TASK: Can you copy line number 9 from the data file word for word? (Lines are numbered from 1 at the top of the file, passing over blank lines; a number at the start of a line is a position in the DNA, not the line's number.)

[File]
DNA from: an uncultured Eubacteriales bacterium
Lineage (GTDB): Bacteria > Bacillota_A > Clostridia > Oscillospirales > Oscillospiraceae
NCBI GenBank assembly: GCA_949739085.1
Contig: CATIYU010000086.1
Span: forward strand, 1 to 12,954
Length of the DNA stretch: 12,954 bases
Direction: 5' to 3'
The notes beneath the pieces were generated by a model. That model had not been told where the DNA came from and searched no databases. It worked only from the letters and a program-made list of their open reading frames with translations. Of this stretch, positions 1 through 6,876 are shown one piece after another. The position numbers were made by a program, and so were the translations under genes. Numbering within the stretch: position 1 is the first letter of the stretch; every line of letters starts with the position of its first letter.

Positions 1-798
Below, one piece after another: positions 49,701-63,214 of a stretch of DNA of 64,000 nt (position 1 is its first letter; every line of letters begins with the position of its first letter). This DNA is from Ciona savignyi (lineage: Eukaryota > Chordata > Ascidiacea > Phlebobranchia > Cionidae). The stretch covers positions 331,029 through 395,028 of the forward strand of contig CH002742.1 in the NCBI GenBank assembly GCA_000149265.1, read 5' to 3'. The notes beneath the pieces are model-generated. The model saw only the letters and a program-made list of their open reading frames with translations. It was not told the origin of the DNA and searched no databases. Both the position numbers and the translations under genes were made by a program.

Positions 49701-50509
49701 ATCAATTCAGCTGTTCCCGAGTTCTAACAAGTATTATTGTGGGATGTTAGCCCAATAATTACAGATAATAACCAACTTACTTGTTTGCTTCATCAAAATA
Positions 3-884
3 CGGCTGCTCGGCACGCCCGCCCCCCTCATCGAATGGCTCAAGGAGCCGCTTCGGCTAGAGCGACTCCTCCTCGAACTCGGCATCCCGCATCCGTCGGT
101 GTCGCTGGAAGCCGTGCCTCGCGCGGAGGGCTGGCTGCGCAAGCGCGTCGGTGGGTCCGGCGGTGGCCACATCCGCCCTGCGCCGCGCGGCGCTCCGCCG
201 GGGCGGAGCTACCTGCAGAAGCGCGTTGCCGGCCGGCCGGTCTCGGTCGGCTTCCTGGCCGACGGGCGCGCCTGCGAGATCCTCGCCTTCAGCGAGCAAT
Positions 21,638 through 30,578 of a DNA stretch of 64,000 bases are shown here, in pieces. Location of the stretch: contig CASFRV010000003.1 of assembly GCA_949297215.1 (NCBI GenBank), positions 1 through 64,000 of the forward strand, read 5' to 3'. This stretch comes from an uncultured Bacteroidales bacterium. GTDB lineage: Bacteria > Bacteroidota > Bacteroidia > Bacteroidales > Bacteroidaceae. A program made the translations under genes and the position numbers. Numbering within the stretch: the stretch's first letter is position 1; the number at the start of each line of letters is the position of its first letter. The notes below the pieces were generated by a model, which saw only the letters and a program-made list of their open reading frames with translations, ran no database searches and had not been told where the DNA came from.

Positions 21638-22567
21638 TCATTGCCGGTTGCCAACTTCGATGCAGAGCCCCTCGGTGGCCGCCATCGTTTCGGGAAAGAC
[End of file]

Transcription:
Positions 1-798